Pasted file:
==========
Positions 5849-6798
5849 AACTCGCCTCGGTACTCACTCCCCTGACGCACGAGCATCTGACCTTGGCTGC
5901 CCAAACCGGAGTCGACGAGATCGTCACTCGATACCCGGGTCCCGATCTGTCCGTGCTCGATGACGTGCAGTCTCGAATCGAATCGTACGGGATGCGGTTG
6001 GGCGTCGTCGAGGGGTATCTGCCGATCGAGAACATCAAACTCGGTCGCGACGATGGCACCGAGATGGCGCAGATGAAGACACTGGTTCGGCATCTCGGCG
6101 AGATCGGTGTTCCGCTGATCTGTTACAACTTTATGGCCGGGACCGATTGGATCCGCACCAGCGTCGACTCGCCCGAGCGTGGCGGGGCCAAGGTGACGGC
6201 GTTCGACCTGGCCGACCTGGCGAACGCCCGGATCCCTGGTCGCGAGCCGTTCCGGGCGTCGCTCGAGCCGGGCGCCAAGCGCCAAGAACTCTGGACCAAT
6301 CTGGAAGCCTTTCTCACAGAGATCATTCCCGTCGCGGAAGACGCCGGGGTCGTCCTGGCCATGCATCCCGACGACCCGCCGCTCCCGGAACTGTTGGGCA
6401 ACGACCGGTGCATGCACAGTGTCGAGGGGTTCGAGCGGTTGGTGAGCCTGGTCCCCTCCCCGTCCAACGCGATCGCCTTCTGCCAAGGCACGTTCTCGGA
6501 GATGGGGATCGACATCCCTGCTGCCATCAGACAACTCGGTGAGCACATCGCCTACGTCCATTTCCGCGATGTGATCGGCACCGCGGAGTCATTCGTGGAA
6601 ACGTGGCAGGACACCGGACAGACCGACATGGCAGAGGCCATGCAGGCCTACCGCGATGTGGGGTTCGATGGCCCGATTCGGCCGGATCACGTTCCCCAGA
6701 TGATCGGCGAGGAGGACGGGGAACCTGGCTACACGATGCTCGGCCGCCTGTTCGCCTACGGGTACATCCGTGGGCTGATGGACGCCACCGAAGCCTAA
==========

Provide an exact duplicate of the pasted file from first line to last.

Positions 5849-6798
5849 AACTCGCCTCGGTACTCACTCCCCTGACGCACGAGCATCTGACCTTGGCTGC
5901 CCAAACCGGAGTCGACGAGATCGTCACTCGATACCCGGGTCCCGATCTGTCCGTGCTCGATGACGTGCAGTCTCGAATCGAATCGTACGGGATGCGGTTG
6001 GGCGTCGTCGAGGGGTATCTGCCGATCGAGAACATCAAACTCGGTCGCGACGATGGCACCGAGATGGCGCAGATGAAGACACTGGTTCGGCATCTCGGCG
6101 AGATCGGTGTTCCGCTGATCTGTTACAACTTTATGGCCGGGACCGATTGGATCCGCACCAGCGTCGACTCGCCCGAGCGTGGCGGGGCCAAGGTGACGGC
6201 GTTCGACCTGGCCGACCTGGCGAACGCCCGGATCCCTGGTCGCGAGCCGTTCCGGGCGTCGCTCGAGCCGGGCGCCAAGCGCCAAGAACTCTGGACCAAT
6301 CTGGAAGCCTTTCTCACAGAGATCATTCCCGTCGCGGAAGACGCCGGGGTCGTCCTGGCCATGCATCCCGACGACCCGCCGCTCCCGGAACTGTTGGGCA
6401 ACGACCGGTGCATGCACAGTGTCGAGGGGTTCGAGCGGTTGGTGAGCCTGGTCCCCTCCCCGTCCAACGCGATCGCCTTCTGCCAAGGCACGTTCTCGGA
6501 GATGGGGATCGACATCCCTGCTGCCATCAGACAACTCGGTGAGCACATCGCCTACGTCCATTTCCGCGATGTGATCGGCACCGCGGAGTCATTCGTGGAA
6601 ACGTGGCAGGACACCGGACAGACCGACATGGCAGAGGCCATGCAGGCCTACCGCGATGTGGGGTTCGATGGCCCGATTCGGCCGGATCACGTTCCCCAGA
6701 TGATCGGCGAGGAGGACGGGGAACCTGGCTACACGATGCTCGGCCGCCTGTTCGCCTACGGGTACATCCGTGGGCTGATGGACGCCACCGAAGCCTAA